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Thursday, 31 October, 2002, 18:21 GMT
Bosnia mired in arms scandal
Mig fighters in Yugoslavia
There may be a Balkan-wide network of arms traders

A raid by Nato-led peacekeepers in Bosnia two weeks ago uncovered what is beginning to look like a major Balkan network of traders selling weapons and military services to Iraq.

Investigations are now under way in both Bosnia and in neighbouring Yugoslavia, where another company, Yugoimport, was accused of acting as the middleman.


We do not know the extent of this matter, but my guess is that it is going to be very wide-ranging... and it's going to extend into areas which will surprise us

Lord Ashdown
Last week, a ship seized by the Croatian authorities was found to be carrying gunpowder used in military weapons.

It has yet to be established whether the cargo was bound for Iraq - but that was the tip-off the Croatian authorities said they received from one of their allies.

The ship's crew come from the Yugoslav republic of Montenegro.

So far seven officials - two in Yugoslavia, five in Bosnia - have lost their jobs over the affair.

There could be more - and worse - to come.

Yugoimport SDPR, accused of supplying Iraq
A Yugoslav firm is accused of acting as sales agent

The latest casualties were the Bosnian Serb defence minister and his chief of staff.

When the story broke, they were actually on an official trip to Burma. They tendered their resignations on Monday night.

An official statement said the two men had "no direct responsibility" for the violation of a United Nations (UN) arms embargo on Iraq by the Orao (Eagle) Aviation Institute.

The government had been under pressure - particularly from the Americans - to act.

Long inquiry

It will be some time before the results of any investigations are known.

Bosnia's international overseer, Lord Paddy Ashdown, is putting pressure on the Bosnian Serbs to carry out a full enquiry and ensure that whoever was responsible for the arms sales is held to account.

Former Yugoslav President Slobodan Milosevic
Milosevic had close ties to the Iraqi regime

The Nato-led stabilisation force S-For is examining the documents it seized during the raid on Orao two weeks ago.

"We do not know the extent of this matter," Lord Ashdown said on Sunday.

"But my guess is that it is going to be very wide-ranging, it's going to be regional. And it's going to extend into areas which will surprise us."

Old ties

The old Socialist Federal Republic of Yugoslavia, which disintegrated during the 1990s, had one of the strongest armies in Europe.

It exported armaments all over the world. Most of its weapons factories were in Bosnia.


Middle people are still there, they're still operating, and during the Milosevic regime, they were able to line their pockets

Former S-For political analyst Bill Putnam

Yugoslavia's former president, Slobodan Milosevic, cultivated ties with Iraq.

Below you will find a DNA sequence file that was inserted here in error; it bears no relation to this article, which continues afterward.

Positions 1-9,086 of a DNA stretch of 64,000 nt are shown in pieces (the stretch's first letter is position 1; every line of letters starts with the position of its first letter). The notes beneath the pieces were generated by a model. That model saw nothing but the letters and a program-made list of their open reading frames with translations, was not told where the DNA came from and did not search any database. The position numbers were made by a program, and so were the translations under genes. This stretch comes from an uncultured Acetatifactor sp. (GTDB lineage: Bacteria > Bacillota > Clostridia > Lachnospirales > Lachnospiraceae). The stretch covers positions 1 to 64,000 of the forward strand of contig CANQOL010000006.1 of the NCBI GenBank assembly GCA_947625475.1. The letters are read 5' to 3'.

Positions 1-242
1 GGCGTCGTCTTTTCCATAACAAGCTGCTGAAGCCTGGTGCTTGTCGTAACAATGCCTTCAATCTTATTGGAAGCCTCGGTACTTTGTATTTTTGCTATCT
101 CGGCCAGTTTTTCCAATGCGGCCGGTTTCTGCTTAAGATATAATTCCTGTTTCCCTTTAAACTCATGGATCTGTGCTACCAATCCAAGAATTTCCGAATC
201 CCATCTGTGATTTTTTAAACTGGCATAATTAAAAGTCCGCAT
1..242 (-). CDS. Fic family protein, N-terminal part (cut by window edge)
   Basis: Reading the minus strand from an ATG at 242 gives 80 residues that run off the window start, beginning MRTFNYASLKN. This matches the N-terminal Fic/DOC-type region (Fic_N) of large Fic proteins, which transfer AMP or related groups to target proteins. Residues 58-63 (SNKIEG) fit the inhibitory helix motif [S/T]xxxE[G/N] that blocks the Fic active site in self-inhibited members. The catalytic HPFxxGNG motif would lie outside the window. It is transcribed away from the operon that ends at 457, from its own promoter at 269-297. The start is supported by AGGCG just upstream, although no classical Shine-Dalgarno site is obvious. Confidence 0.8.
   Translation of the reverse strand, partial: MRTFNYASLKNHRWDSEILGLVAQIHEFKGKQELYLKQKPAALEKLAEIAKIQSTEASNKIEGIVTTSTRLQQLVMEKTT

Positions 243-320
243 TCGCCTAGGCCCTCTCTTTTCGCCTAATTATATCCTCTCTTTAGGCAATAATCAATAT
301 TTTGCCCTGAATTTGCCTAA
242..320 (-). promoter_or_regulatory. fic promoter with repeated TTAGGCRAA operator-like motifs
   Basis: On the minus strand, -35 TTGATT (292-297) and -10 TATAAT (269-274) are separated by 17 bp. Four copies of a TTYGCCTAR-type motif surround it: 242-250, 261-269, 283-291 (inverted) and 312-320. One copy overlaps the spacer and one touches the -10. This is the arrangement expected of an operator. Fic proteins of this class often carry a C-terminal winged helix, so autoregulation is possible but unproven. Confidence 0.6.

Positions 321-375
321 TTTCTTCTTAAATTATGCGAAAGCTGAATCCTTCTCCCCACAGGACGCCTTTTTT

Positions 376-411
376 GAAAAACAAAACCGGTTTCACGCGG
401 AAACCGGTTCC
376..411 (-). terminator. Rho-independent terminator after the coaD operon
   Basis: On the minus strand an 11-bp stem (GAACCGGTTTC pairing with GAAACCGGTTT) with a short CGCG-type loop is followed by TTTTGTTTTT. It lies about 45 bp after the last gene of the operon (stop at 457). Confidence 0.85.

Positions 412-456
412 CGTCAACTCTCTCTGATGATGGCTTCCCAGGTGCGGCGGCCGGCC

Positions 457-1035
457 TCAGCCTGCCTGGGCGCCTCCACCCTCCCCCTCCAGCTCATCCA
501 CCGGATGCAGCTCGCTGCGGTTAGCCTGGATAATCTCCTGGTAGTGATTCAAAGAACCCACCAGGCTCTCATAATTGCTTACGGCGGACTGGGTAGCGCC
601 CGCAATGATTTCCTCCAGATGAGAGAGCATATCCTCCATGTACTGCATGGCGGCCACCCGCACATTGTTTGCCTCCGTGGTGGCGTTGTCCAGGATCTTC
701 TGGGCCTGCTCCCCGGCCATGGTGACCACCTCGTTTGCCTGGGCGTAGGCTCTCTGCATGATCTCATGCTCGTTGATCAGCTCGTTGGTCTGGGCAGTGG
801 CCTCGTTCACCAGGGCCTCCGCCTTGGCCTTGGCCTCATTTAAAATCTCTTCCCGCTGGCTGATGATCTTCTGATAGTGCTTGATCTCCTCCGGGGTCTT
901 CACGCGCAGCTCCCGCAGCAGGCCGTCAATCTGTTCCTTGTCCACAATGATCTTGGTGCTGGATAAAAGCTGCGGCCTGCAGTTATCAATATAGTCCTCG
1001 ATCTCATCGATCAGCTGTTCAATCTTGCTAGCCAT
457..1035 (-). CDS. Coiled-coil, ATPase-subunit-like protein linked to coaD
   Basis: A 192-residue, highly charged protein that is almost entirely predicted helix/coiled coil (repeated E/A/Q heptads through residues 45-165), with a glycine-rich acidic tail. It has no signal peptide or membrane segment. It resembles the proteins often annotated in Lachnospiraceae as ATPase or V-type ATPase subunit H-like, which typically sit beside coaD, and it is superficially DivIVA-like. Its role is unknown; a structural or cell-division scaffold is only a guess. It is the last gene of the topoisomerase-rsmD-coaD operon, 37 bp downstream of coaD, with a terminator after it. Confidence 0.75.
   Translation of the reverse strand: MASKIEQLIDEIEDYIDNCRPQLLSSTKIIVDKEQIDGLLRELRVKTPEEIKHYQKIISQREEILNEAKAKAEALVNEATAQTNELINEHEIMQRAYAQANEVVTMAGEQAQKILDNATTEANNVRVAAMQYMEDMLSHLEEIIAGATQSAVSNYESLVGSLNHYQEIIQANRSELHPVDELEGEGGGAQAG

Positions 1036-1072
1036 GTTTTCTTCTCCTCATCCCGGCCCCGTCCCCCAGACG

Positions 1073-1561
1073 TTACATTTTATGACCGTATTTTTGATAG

After his overthrow two years ago, the coalition which replaced him has done little to tackle reform of the armed forces.

The regime in Belgrade has changed - if not in Baghdad - but some of the old ties remain, according to Bill Putnam, formerly S-For political analyst.

"What wasn't necessarily removed were some of the middle people, who were behind the scenes," he said.

"They're still there, they're still operating, and during the Milosevic regime, they were able to line their pockets. I think in some ways you still have a lot of that going on, despite the fact that Milosevic is no longer in power and we do have a democratically elected government."

Bosnia's weakness

In Bosnia, part of the problem stems from the post-war system of government.


Inter-ethnic co-operation in the former Yugoslavia has always flourished when there is money at stake - especially from the grey or black market

The two highly autonomous entities, the Bosnian-Serb Republic and the Muslim-Croat Federation, have most of the power, at the expense of the central state.

The armed forces, in particular, are the responsibility of the entities.

But if the UN rules that Bosnia has broken an arms embargo, it is the central state which will be held accountable.

In the long run, these revelations could be used to strengthen the central government's powers, although it will be politically difficult to unify the armed forces under civilian control.

Inter-ethnic co-operation

The Deputy Prime Minister of neighbouring Serbia, Nebojsa Covic, has claimed that other Bosnian weapons firms also had links with Yugoimport.

All of them are in the Muslim-Croat Federation.

This is less surprising than it might seem. Inter-ethnic co-operation in the former Yugoslavia has always flourished when there is money at stake - especially from the grey or black market.

Bill Putnam says there have been well-documented cases in Bosnia when Croats, Muslims and Serbs sold weapons to each other while they were actually at war.

See also:

29 Oct 02 | Europe
27 Oct 02 | Europe
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